• In July 2017, the DfE reported that the number of children enrolled in state schools would increase by almost 800,000 within the next decade. 9 The Institute for Fiscal Studies (IFS) estimates that, in order to maintain the current pupil:teacher ratio, there would need to be an additional 30,000 teachers in the profession by 2020 to deal with the increase in pupil numbers. 10
  • In July 2017, the School Teachers’ Review Body stated that there is a ‘real risk that schools will not be able to recruit and retain a workforce of high quality teachers to support pupil achievement’ particularly in light of the predicted increase in pupil numbers. The STRB went on to state that ‘the evidence supports the case for an uplift to the pay framework which will strengthen the position of teaching in relation to other graduate professions and start to mitigate recruitment and retention pressures’ and recommended that the DfE review the current pay and allowance framework for classroom teachers. 11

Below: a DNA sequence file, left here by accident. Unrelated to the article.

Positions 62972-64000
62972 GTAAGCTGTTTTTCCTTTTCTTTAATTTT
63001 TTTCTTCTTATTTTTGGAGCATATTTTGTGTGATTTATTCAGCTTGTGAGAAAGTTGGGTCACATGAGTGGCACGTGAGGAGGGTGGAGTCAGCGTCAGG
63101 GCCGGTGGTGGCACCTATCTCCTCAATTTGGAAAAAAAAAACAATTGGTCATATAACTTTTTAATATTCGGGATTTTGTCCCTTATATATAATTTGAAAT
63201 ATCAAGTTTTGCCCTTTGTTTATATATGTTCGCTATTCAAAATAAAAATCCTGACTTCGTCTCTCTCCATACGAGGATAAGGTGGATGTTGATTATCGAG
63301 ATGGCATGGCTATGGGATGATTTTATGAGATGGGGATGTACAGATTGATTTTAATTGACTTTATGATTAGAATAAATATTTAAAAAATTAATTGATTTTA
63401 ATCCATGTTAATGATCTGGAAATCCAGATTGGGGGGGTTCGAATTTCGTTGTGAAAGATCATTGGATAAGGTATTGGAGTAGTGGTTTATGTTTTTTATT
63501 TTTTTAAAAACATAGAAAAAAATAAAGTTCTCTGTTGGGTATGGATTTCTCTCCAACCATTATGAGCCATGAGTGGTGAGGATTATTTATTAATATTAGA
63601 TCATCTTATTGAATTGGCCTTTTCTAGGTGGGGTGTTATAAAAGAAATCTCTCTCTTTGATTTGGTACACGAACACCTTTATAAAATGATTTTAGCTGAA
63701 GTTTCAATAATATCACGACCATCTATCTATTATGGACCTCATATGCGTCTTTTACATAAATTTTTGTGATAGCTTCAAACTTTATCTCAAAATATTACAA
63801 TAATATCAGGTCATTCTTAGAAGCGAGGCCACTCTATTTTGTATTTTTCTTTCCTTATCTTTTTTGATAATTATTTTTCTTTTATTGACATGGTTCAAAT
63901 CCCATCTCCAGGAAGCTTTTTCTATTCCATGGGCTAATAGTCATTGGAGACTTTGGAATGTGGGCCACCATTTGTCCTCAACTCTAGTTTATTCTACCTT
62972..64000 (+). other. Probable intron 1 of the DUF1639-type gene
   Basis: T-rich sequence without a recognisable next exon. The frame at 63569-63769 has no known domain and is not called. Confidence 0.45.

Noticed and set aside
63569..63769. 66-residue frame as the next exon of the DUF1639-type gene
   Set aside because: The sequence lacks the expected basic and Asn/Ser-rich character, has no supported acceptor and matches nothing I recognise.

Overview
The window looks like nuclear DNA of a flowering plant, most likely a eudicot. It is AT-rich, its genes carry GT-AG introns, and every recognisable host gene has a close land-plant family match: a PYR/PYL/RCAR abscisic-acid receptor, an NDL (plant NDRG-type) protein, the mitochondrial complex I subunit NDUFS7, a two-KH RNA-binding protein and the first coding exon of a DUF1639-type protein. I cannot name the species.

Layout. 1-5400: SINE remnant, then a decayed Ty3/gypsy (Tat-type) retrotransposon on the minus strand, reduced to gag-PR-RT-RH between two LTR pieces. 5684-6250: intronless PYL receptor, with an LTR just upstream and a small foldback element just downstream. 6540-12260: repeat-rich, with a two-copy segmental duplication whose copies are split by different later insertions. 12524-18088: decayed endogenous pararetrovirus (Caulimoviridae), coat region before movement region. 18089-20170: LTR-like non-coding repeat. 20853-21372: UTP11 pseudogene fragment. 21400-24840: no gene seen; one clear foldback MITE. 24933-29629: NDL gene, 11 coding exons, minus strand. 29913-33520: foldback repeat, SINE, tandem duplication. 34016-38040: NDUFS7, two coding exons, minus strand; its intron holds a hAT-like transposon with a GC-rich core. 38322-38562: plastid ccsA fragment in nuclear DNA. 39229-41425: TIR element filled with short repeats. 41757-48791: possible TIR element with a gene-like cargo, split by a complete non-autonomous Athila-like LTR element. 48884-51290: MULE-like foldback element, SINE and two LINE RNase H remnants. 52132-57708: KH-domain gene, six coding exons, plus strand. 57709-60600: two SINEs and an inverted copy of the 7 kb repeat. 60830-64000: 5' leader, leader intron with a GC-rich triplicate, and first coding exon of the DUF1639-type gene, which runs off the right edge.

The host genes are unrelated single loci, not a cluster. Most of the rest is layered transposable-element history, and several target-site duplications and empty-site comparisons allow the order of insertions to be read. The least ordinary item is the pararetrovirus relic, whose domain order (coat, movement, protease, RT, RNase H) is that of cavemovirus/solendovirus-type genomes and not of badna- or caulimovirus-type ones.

• A survey published in October 2015 by the NUT and YouGov found that over half of teachers were thinking of leaving teaching in the next two years citing ‘volume of workload’ (61%) and ‘seeking better work/life balance’ (57%) as the two top issues causing them to consider this. 12